Religion and the Decline of Magic: Studies in Popular Beliefs in Sixteenth and Seventeenth-Century England

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Penguin Adult, 1991 - 880 ページ
6 レビュー
Witchcraft, astrology, divination and every kind of popular magic flourished in England during the sixteenth and seventeenth centuries, from the belief that a blessed amulet could prevent the assaults of the Devil to the use of the same charms to recover stolen goods. At the same time the Protestant Reformation attempted to take the magic out of religion, and scientists were developing new explanations of the universe. Keith Thomas's classic analysis of beliefs held on every level of English society begins with the collapse of the medieval Church and ends with the changing intellectual atmosphere around 1700, when science and rationalism began to challenge the older systems of belief.

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LibraryThing Review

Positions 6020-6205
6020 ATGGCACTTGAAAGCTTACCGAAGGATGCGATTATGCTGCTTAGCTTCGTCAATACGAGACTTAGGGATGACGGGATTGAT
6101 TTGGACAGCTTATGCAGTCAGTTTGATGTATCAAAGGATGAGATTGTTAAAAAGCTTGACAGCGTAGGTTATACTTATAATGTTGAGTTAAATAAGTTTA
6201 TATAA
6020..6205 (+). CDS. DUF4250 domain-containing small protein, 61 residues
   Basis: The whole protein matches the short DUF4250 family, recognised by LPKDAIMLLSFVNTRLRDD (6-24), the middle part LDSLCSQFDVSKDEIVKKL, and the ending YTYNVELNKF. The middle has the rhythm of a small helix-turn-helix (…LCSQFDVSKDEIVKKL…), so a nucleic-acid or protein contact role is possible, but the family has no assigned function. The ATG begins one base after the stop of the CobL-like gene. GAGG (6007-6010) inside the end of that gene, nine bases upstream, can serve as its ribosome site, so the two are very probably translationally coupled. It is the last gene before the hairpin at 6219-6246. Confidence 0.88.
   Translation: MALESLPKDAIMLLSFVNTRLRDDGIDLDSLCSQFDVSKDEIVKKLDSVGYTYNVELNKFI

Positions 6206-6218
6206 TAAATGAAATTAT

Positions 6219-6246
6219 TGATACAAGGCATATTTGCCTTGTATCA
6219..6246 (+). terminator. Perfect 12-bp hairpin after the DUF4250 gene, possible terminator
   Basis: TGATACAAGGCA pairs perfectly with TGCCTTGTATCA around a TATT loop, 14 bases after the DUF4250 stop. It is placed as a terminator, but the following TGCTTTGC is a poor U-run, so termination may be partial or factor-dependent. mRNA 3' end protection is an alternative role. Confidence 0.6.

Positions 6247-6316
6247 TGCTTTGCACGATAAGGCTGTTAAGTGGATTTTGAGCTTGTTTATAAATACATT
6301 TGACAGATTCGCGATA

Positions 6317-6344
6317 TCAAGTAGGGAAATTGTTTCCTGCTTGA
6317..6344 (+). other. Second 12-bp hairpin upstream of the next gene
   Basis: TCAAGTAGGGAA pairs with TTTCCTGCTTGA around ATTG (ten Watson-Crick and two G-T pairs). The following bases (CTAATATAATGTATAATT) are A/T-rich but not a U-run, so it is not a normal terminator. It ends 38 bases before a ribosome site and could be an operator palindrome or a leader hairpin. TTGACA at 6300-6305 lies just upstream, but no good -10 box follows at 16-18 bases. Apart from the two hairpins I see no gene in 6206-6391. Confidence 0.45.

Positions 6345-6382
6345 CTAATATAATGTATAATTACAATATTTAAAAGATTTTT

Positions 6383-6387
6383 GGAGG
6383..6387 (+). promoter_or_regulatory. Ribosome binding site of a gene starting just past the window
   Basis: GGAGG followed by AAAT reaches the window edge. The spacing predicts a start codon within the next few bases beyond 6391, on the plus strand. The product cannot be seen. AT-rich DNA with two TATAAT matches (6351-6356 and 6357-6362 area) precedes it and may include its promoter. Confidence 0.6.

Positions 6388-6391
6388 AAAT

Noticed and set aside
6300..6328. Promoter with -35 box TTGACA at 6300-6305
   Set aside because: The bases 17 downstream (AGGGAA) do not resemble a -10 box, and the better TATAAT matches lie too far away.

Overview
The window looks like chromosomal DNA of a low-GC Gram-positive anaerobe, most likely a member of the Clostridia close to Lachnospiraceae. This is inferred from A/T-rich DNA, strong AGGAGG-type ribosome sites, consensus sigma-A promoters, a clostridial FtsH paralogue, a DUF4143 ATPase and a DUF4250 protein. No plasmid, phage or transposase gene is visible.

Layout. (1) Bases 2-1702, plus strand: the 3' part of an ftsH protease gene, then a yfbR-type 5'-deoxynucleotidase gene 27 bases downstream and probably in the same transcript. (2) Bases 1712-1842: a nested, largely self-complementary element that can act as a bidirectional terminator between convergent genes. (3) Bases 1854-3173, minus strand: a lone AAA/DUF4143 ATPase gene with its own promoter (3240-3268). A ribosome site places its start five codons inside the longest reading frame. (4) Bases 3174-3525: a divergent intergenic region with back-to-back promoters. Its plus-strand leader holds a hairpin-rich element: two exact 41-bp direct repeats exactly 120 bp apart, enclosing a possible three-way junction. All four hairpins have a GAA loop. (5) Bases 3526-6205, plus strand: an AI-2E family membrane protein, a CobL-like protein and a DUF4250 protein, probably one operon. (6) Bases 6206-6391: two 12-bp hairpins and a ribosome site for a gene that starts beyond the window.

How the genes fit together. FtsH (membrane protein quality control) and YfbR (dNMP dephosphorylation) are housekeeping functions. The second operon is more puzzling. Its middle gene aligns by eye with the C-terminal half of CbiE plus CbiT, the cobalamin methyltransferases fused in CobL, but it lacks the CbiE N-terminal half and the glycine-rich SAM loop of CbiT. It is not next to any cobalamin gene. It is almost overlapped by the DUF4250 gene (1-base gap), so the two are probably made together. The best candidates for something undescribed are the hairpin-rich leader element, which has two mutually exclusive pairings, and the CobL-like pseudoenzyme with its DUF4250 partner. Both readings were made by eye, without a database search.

ユーザー レビュー  - Widsith - LibraryThing

Now my Charmes are all ore-throwne, And what strength I haue's mine owne. Which is most faint… —William Shakespeare, The Tempest You might think from the title of Religion and the Decline of Magic ... レビュー全文を読む

LibraryThing Review

ユーザー レビュー  - mnicol - LibraryThing

A demanding read but absolutely worthwhile. We live with more uncertainty today than ever before and the mystery is why we rely less on diviners, magicians and wizards, not why they were abandoned ... レビュー全文を読む

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著者について (1991)

Keith Thomas is a Fellow of All Souls College, Oxford. He was formerly President of Corpus Christi College and, before that, Professor of Modern History and Fellow of St John's College. RELIGION AND DECLINE OF MAGIC, his first book, won one of the two Wolfson Literary Awards for History in 1972. He was knighted in 1988 for services to the study of history.

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